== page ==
Top Five Avengers Chairpersons
by Brian Cronin
Wednesday, July 30th, 2008 at 10:26 PM EST
Avengers did not always treat the idea of a chairperson as a major
thing, and in fact, for the first 100 or so issues, they not only
rotated chairpersons, they did not even always say who WAS the
chairperson! So you could theoretically argue that any number of
Avengers were chairpersons during the early years, but for the sake of
this list, I am just listing the top five Avengers who were
specifically noted as being chairpersons. Without further ado, here are
the Avengers who have been chairperson of the Avengers (counting both
branches) the most issues!
4. Iron Man
Iron Man only edges out Black Widow because I’m counting him as at
least CO-chairperson during the early New Avengers issues. That’s fair,
He certainly SEEMED to be leading the team.
Currently, as head of SHIELD, he is the technical “head” of the Mighty
Avengers, but I think Ms. Marvel is more of what you would consider the
chairperson of the group.
Subject: Ramblings About Comics and Stuff #81: 30 Years of Comics
Posted: 12/4/2007 4:24:28 PMWhat I’m about to say is extremely difficult, but here it goes anyways.
Last month marked thirty years since I got hooked permanently on comics.
There. I said it. Th-Th-Thirty years.
Yeah, after a few missteps and false starts, I started buying comics on
a regular basis after I set eyes upon, paid for, and read thoroughly Avengers #168
(Feb 78, but actually hit the racks in November of 1977), the second part of Jim Shooter’s incredible Korvac / Michael
I still can’t get over it. Thirty. Years. Why, when I started
collecting in 1977, thirty years ago was, gasp, 1947. Three decades
seemed like a long time ago, back then. But this morning, I woke up,
and thirty years had suddenly gone by. Weird.
asking my dad one time what life was like back when he was younger,
eager to laugh at his anecdotes about washing clothes on a board down
by the river, or hauling a block of ice back home from the corner store
for the “ice box,” or having to milk the cows at dawn before walking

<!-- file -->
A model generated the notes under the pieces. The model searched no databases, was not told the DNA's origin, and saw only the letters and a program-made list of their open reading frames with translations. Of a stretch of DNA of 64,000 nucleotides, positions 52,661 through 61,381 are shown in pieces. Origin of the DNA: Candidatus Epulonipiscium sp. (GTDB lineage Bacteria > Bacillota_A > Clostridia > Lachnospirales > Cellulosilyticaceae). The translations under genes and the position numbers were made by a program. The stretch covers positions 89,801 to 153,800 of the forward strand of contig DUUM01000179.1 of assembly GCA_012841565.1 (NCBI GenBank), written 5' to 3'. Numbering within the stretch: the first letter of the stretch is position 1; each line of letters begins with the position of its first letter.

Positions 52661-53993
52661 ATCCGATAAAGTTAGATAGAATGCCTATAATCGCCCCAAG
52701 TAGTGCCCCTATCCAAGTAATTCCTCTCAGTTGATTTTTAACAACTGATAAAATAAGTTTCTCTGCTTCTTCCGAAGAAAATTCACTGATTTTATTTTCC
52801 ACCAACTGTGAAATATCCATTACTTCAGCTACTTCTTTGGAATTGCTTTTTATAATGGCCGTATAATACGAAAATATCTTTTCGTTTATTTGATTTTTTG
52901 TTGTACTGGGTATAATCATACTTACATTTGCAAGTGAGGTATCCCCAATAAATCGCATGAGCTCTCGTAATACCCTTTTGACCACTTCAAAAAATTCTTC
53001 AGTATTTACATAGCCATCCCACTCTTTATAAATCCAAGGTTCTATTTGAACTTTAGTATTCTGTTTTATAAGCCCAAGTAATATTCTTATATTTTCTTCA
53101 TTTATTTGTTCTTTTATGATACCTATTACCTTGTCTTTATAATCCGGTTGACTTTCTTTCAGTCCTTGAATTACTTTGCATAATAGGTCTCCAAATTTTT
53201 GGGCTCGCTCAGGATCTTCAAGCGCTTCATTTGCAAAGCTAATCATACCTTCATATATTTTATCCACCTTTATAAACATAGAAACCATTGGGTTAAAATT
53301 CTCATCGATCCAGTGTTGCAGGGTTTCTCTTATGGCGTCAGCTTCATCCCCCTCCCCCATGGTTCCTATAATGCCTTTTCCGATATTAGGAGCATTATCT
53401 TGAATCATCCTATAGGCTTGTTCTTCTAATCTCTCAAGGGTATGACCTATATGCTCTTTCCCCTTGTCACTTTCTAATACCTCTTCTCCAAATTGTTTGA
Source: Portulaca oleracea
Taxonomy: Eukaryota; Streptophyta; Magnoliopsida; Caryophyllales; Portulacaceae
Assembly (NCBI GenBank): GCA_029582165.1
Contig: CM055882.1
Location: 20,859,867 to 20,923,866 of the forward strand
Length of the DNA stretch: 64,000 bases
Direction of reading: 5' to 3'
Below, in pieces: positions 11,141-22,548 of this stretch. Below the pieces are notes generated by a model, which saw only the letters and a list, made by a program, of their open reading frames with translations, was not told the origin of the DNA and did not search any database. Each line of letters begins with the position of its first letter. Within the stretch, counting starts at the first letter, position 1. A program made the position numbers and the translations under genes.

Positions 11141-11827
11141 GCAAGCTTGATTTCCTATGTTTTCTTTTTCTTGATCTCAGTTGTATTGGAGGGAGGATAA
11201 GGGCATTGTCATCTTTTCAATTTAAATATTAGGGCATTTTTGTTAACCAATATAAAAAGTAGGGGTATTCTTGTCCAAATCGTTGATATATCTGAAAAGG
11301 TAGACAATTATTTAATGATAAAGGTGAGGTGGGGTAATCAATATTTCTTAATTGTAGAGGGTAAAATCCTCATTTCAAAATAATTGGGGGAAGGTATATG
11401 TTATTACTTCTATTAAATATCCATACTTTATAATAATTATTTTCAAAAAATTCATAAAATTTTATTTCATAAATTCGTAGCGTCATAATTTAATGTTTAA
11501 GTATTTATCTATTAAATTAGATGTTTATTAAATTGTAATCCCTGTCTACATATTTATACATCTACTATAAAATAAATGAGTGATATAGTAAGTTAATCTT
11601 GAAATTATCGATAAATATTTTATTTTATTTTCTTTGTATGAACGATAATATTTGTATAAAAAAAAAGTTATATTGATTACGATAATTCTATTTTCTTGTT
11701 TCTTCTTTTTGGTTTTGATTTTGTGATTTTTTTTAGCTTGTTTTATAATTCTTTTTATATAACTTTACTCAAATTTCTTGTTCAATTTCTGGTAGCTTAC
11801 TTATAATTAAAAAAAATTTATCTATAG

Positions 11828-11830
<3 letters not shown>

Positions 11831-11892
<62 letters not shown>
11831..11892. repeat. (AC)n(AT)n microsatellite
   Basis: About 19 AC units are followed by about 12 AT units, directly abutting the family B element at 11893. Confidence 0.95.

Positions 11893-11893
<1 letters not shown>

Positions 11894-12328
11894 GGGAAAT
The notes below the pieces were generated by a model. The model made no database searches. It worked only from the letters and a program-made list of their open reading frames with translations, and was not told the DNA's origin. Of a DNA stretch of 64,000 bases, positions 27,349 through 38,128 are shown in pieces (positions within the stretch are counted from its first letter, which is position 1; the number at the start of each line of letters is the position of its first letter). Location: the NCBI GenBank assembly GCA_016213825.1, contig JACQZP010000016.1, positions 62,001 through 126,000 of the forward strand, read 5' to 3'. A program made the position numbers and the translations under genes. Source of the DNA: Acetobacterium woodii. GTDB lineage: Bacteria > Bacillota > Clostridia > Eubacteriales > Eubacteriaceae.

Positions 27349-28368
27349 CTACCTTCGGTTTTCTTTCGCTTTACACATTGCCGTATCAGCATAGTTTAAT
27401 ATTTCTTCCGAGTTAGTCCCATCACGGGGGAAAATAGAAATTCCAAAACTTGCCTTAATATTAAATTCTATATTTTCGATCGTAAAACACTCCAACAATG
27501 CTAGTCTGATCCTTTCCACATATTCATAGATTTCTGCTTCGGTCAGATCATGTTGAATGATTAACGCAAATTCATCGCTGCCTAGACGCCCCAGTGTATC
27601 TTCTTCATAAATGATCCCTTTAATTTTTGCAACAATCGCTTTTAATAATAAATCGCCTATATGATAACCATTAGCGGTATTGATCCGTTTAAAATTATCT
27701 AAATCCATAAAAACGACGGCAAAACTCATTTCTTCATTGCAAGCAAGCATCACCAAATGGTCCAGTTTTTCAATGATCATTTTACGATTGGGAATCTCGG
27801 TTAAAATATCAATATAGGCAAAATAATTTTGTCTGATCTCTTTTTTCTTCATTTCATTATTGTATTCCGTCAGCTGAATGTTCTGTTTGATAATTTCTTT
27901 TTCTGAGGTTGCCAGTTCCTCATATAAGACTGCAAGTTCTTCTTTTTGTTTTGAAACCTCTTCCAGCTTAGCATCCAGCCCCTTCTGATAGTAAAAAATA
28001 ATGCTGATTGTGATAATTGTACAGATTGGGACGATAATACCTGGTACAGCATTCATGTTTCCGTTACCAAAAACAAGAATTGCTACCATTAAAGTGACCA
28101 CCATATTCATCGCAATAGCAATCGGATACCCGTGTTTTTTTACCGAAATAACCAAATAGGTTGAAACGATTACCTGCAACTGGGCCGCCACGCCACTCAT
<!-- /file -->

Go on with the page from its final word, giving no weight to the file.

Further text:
three miles to school every day. But what he said was actually very
surprising. He told me that when he was a kid, people went to church,
and to picnics, and bowling every Friday night, just like they do now.
They just did it while sporting funny looking clothes and hairstyles.
Brevoort's History Of Comics
Tuesday, July 9
By Tom Brevoort
Avengers #168 - February, 1978
It's a perfect example of one of the
problems apparent in many of the comics on sale today. AVENGERS #168
was the first issue of the series I read (after having encountered the
group earlier in SON OF ORIGINS OF MARVEL COMICS) and I was lost.
This was the second part
of the well-remembered Korvac saga, and as a result, more super-powered
costumed characters were running around than normal. You got the full
Avengers team, the Guardians of the Galaxy, and a guest appearance by
Nighthawk. And all in all, I was confused, and uninvolved. This feeling
was made worse by the fact that many of the characters seemed
shrewish--an ongoing plotline that had Captain America and Iron Man at
each other's throats made both characters look like assholes.
It's not a bad issue at all if you read
it in context to the rest of the run. A long-time reader probably
enjoyed it a great deal. But as somebody's first, it was a non-starter.
I wouldn't look in on the Avengers again for three more months.
It's particularly ironic that this was
the case in that this issue was written by Jim Shooter, who was a
positive demon for new-reader-clarity during his tenure as Marvel's